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optimistx 08-14-2008 12:41 PM

javascript charset <> page charset
 
I try to develope a bookmarklet in javascript. The charset of the
bookmarklet is UTF-8, but it is supposed to work within pages, whose
character set is not UTF-8, but e.g. ISO-8859-1 or WINDOWS-1252. The
bookmarklet loads other javascript files with the attribute charset="UTF-8".

Mostly everything works nicely, but at least alert-boxes seem to show
different characters depending on the browser (Firefox 3 , Opera 9.02, ie6
has been compared this far: Opera uses the page character set, ff and ie
js-charset.).

'Feature testing' is a fascinating idea, but how can it be used in this case
or otherwise solv this problem?



Bart Van der Donck 08-14-2008 03:32 PM

Re: javascript charset <> page charset
 
optimistx wrote:

> I try to develope a bookmarklet in javascript. The charset of the
> bookmarklet is UTF-8, but it is supposed to work within pages, whose
> character set is not UTF-8, but e.g. ISO-8859-1 or WINDOWS-1252. *The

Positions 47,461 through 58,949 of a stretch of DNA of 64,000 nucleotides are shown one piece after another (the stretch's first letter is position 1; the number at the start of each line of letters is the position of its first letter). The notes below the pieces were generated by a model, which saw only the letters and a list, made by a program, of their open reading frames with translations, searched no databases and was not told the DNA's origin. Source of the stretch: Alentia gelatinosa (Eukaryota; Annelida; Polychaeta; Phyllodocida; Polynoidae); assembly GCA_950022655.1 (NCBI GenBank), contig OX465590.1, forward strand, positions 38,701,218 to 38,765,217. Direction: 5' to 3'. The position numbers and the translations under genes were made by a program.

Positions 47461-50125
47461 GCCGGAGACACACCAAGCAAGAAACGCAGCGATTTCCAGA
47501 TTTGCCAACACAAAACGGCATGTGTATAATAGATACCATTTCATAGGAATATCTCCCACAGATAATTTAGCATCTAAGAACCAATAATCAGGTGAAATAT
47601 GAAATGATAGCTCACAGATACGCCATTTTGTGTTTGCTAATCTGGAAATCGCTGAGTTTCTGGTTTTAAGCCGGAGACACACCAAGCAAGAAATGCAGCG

> bookmarklet loads other javascript files with the attribute charset="UTF-8".
>
> Mostly everything works nicely, but at least alert-boxes seem to show
> different characters depending on the browser (Firefox 3 , Opera 9.02, ie6
> has been compared this far: Opera uses the page character set, ff and ie
> js-charset.).


Two ideas: It might be an issue for Opera whether the remote js-file
was saved under UTF-8 or not. It might also matter whether that file
has a charset-header from itself.

When the 'charset'-argument is used for an external script-call, then
this should only indicate how the main caller file will (try to) treat
non-ASCII characters in the remote file (except when UTF-7). And this
should normally stand apart from the encoding that is used in the
caller file.

Hope this helps,

--
Bart

optimistx 08-15-2008 12:42 PM

Re: javascript charset <> page charset
 
Bart Van der Donck wrote:

> Two ideas: It might be an issue for Opera whether the remote js-file
> was saved under UTF-8 or not. It might also matter whether that file
> has a charset-header from itself.
>
> When the 'charset'-argument is used for an external script-call, then
> this should only indicate how the main caller file will (try to) treat
> non-ASCII characters in the remote file (except when UTF-7). And this
> should normally stand apart from the encoding that is used in the
> caller file.
>
> Hope this helps,


Thanks, your advice helped. After all, there was no discrepancy between
browsers. When the original files really have the character sets which their
http-headers claim they have, and the files are without any 'BOM'- marks,
then the Apache-servers and browsers do their work as expected. The final
alertbox is shown correctly in 3 browsers at least provided that the
entities like &auml; are programmatically replaced by appropriate character
codes.




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